The prevalence and sequelae of moderate-to-severe (M/S) traumatic brain injury (TBI) are significant and pervasive problems, and effective rehabilitation techniques are key. Errorless learning is regarded as a useful tool for memory impairments; however, the efficacy of errorless learning in a M/S TBI population is unclear. The primary goal (aim 1) of this study was to evaluate the efficacy of a single session of errorless vs. errorful learning in a group of M/S TBI survivors and matched controls. A secondary goal (aim 2) was to investigate the neural time course of errorless learning in participants with M/S TBI by analyzing the error-related negativity (ERN) component of the scalp-recorded event-related potential (ERP). The ERN is an electrophysiological measure of error processing that is disrupted in M/S TBI survivors. Measures of neuropsychological performance, self- and informant-report of executive functioning, and affect further informed both study aims. Data from 28 M/S TBI survivors (9 female) and 28 controls (9 female) were analyzed for aim 1, with data from 19 M/S TBI survivors (6 female) and 20 controls (8 female) analyzed for aim 2. There were significant differences between the TBI and control groups with regard to executive, mood, and neuropsychological functioning. Results from aim 1 indicated that TBI participants were slower across learning conditions, while both groups had significantly faster reaction times in the errorless condition. Regarding accuracy, there was not a statistically significant main effect of learning condition (p = .07), group (p = .06), or Group x Condition x Accuracy interaction (p = .33). Indices of memory and executive functioning, and group (TBI, Control) used in regressions predicted accuracy in both learning conditions (ps < .01). The memory composite was a significant independent predictor of errorless accuracy. Results from aim 2 indicated a reliable ERN was present across conditions, although there were no main effects of Condition, Group, or Group x Condition interactions on ERN amplitude or latency (ps > .22). ERN latency was not predictive of accuracy for either condition (ps > .08). Group was a significant independent predictor of accuracy in the errorless condition (p = .05), but not the errorful condition (p = .45). Findings indicate that memory functioning was a better predictor of accuracy than executive functioning or group membership. This suggests that the errorless learning benefit may be specific to memory functioning, rather than other cognitive variables. This conclusion aligns with research reporting that benefits of errorless learning depend upon the severity of memory impairments. Results from ERN analyses are only partially supported by previous research, and further work is needed to clarify the role of neural representations of errorless learning in M/S TBI.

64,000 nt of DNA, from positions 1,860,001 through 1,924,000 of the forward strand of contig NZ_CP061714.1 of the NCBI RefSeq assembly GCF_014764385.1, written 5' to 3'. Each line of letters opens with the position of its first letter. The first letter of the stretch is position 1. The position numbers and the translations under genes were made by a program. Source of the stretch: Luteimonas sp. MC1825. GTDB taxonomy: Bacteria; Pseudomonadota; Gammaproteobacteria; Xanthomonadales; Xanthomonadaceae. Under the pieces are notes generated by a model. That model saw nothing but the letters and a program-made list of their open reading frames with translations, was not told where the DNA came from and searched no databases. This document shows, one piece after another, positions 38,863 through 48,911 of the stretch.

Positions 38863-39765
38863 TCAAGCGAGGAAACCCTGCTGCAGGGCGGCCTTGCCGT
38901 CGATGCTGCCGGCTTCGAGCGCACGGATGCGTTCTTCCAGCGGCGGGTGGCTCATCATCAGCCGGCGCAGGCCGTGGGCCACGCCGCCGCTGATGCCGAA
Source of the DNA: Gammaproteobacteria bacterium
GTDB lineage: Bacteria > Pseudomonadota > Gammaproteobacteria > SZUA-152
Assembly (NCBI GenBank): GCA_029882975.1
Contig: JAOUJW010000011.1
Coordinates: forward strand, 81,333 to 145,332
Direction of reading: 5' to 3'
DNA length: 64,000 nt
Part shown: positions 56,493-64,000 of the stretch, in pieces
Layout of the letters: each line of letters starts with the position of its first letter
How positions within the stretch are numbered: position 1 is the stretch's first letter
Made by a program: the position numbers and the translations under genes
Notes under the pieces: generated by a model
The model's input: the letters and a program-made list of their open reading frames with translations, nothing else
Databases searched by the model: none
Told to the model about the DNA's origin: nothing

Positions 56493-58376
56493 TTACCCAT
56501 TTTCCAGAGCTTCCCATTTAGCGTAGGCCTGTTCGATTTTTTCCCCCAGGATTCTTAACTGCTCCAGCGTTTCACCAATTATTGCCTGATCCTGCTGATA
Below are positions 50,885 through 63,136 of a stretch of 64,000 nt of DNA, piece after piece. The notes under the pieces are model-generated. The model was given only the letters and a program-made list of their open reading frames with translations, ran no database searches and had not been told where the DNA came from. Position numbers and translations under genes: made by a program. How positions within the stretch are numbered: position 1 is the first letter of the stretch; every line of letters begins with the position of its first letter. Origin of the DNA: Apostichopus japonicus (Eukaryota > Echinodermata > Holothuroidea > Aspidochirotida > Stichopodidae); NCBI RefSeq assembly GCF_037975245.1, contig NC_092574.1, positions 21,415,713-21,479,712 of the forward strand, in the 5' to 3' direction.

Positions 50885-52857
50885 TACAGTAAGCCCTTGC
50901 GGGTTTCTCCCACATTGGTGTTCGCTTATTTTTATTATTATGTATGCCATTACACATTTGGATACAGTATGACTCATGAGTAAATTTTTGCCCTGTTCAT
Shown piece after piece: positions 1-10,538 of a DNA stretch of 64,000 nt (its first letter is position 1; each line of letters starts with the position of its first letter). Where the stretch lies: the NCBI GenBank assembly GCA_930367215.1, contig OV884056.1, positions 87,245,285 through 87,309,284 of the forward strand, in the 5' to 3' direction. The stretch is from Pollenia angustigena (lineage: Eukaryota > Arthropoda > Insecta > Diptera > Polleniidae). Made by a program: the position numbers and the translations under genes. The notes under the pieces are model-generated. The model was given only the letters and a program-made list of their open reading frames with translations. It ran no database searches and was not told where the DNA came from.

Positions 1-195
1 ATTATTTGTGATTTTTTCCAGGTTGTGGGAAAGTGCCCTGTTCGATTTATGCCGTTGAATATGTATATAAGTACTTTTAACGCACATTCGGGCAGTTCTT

College and Department

Family, Home, and Social Sciences; Psychology



Date Submitted


Document Type





cognitive rehabilitation, errorless learning, errorful learning, traumatic brain injury, TBI, error processing, EEG, error related negativity, ERN

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Psychology Commons